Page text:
More recently, attempts at producing the entire H5 protein (from strain A/Vietnam/1203/04 (H5N1)) or its HA1 domain by transient or stable transformation of N. benthamiana were reported unsuccessful as they led to only detectable accumulation of the mature H5 or HA1 domain (Spitsin et al., 2009). Fragments of 34 or 27 kDa from the HA1 domain, or fusions of the HA1 domain with 26 kDa fragment from a human or a mouse heavy chain constant region were reported to accumulate at higher levels. In an immunogenicity study in mice, two doses of 10 μg of the 34 kDa fragment from the antigenic region of H5 from influenza A/Vietnam/1203/04 (H5N1), administered in the presence of alum-CpG as adjuvant, induced high H5 specific antibody titers but failed to induce significant HI antibody titers (Spitsin et al., 2009), again highlighting the need for a higher degree of organization of multivalent antigens to stimulate a protective immune response.

The presentation of small peptides on chimeric viral particles from non-enveloped plant viruses can be achieved by expressing, in a plant, a coat protein (CP) from a plant virus fused to a peptide from a target antigen. The production of chimeric viral particles in plants for the presentation of an animal virus antigenic epitope has first been demonstrated using a fusion of the cowpea mosaic virus (CMPV) small capsid protein (CP) with an epitope derived from VP1 of the foot-and-mouth disease virus (FMDV) (Usha et al., 1993). A similar strategy was recently proposed in the international patent application WO2007/011904 for the presentation of influenza M2e universal epitope onto CPMV particles. Cowpea plants rubbed with RNA1 and chimeric RNA2 encoding a CP-M2e fusion produced chimeric CPMV particles comprising CP-M2e (Rasochova et al., 2007). Similarly, expression of a chimeric cucumber mosaic virus (CMV) capsid protein fused to the M2e epitope in N. benthamiana using a potato virus X (PVX) expression vector also led to the production of chimeric CP-M2e. However, assembly of the capsid proteins into chimeric viral particles was not demonstrated in this study (Nemchinov and Natilla, 2007).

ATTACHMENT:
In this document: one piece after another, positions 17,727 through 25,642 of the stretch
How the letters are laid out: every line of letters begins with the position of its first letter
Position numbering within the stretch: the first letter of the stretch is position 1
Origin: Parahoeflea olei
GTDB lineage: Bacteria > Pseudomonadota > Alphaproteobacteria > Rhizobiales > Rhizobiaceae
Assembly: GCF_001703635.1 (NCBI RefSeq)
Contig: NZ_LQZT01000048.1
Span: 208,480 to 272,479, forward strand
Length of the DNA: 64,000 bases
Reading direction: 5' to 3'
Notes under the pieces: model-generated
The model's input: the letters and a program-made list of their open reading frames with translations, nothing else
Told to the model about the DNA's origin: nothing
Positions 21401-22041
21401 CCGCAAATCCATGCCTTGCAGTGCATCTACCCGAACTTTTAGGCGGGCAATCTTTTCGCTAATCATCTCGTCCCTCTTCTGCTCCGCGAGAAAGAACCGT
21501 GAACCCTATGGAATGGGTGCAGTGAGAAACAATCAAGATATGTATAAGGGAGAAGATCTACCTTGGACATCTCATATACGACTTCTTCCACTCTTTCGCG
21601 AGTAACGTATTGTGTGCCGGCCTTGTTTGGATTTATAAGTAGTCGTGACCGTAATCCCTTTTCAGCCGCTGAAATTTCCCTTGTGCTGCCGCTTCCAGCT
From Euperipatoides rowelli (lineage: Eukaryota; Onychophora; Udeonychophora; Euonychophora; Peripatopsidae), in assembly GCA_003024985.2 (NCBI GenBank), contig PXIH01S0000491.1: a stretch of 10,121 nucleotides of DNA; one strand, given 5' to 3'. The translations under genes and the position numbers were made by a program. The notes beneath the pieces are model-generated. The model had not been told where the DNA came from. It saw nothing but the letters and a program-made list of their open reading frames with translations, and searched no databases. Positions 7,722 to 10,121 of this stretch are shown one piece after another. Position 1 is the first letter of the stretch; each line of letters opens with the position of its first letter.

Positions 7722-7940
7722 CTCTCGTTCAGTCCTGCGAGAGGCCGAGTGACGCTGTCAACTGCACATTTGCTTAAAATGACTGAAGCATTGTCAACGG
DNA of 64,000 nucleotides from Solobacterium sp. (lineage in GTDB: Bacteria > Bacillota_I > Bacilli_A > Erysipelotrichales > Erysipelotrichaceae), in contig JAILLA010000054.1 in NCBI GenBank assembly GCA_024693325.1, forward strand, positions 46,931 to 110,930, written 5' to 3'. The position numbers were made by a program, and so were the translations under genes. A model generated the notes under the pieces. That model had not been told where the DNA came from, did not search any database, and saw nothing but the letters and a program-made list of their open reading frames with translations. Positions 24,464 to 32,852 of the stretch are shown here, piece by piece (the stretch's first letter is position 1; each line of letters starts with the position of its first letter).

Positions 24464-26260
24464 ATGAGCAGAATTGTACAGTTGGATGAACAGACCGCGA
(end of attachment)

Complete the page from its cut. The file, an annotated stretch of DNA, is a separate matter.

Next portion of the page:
Capsid proteins of the PVX expression vector have also been used for the display of H-2Db-restricted epitope from the influenza NP from strain A/PR/8/34 (Lico et al., 2009). In this study, the epitope coding sequence was fused to the CP gene of the PVX vector, creating chimeric PVX particles displaying the NP epitope. An immunogenicity study in mice, designed to evaluate the cell-based immune response, showed that when administered in the presence of incomplete Freund’s adjuvant, 50 μg of chimeric viral particles displaying the NP epitope activated ASNENMETM-specific CD8+ IFN-γ secreting cells.

Although chimeric viral particles antigen presentation platforms benefit from the display of selected antigenic epitopes in a multivalent fashion, this strategy also bear some intrinsic drawbacks. Only a limited number of antigenic epitopes of small size (less than 25 amino acids) can be displayed using this system. Therefore, it is easier for rapidly evolving viruses like influenza to evade the immune response induced by such vaccines by replacing a few amino acids in the selected immunogenic region. Conformational epitopes may also not fold properly, thereby inducing the production of antibodies that will not recognize the cognate native epitope. Finally, the use of chimeric plant viral particles as presentation devices will require regulatory acceptance in themselves in addition to the regulatory hurdles faced by new manufacturing platform.

Influenza VLP production in plants

  1. Top of page
  2. Summary
  3. Lessons learned from the novel A/H1N1 outbreak
  4. Current seasonal and pandemic influenza vaccine practices
  5. Recombinant antigens as a potential vaccine solution
  6. Successful production of VLPs in plants
  7. Influenza antigens and antigen fragments produced in plants
  8. Influenza VLP production in plants
  9. Large-scale influenza VLP production
  10. Assessing the speed of the platform with A/H1N1
  11. Perspectives
  12. References